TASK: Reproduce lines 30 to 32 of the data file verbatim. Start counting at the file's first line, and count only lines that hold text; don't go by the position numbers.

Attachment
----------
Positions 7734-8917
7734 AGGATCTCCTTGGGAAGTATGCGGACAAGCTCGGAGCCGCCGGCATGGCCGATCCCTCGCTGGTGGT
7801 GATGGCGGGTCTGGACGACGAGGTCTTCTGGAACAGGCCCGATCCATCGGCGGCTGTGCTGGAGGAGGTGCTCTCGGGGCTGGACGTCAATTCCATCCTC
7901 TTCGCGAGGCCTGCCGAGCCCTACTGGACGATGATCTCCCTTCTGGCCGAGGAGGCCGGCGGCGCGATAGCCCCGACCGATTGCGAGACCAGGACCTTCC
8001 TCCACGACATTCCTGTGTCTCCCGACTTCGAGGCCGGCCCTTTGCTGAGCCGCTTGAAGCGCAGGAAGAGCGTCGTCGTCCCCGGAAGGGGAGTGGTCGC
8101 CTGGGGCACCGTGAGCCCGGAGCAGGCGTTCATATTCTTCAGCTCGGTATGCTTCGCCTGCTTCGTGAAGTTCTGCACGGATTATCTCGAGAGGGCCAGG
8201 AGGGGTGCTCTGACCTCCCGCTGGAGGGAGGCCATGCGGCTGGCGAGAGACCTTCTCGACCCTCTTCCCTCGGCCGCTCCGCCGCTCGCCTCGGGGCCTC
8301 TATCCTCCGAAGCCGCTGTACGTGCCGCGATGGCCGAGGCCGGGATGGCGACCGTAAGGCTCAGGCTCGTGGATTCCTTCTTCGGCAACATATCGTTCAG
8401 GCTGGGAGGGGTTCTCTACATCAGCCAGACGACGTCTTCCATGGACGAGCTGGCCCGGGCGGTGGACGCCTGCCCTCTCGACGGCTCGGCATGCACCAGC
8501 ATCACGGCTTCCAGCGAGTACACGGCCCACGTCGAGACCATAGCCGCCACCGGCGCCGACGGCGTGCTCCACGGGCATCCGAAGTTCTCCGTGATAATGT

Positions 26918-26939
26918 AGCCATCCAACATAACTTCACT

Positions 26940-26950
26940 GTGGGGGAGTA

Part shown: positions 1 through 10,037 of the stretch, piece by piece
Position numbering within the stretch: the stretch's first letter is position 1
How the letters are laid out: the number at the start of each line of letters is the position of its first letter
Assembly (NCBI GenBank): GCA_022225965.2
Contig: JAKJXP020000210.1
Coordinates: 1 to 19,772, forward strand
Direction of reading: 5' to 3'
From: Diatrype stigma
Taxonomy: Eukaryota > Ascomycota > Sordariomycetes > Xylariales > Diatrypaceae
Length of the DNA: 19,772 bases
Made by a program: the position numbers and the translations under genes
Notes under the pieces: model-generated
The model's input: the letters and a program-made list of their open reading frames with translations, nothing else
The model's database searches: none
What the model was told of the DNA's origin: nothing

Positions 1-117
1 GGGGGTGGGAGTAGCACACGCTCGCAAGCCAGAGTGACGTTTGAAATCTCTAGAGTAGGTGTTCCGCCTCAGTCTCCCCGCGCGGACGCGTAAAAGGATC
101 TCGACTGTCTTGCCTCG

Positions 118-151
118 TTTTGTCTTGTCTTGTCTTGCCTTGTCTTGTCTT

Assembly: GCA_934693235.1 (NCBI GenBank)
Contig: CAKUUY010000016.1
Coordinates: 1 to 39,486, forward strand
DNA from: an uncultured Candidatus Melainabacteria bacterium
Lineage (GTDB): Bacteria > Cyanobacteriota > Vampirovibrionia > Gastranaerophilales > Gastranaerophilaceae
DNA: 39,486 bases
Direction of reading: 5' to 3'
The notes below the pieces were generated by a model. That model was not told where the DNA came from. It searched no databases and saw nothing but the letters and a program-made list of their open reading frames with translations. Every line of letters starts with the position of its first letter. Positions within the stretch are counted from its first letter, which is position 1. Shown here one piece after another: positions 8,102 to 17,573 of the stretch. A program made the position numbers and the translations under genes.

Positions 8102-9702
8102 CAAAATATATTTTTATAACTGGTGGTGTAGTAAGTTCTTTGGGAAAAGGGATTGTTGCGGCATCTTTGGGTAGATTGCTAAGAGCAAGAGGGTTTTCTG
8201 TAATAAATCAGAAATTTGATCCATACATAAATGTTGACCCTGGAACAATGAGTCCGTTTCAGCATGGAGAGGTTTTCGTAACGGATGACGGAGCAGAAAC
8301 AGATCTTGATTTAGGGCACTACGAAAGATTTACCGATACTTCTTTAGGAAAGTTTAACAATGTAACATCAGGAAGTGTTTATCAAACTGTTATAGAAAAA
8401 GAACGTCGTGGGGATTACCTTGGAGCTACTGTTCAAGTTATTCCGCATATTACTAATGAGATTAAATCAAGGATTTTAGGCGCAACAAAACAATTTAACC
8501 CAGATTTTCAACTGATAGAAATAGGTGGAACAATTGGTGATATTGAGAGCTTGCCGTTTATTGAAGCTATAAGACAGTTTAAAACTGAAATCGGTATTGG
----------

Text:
Positions 1-117
1 GGGGGTGGGAGTAGCACACGCTCGCAAGCCAGAGTGACGTTTGAAATCTCTAGAGTAGGTGTTCCGCCTCAGTCTCCCCGCGCGGACGCGTAAAAGGATC
101 TCGACTGTCTTGCCTCG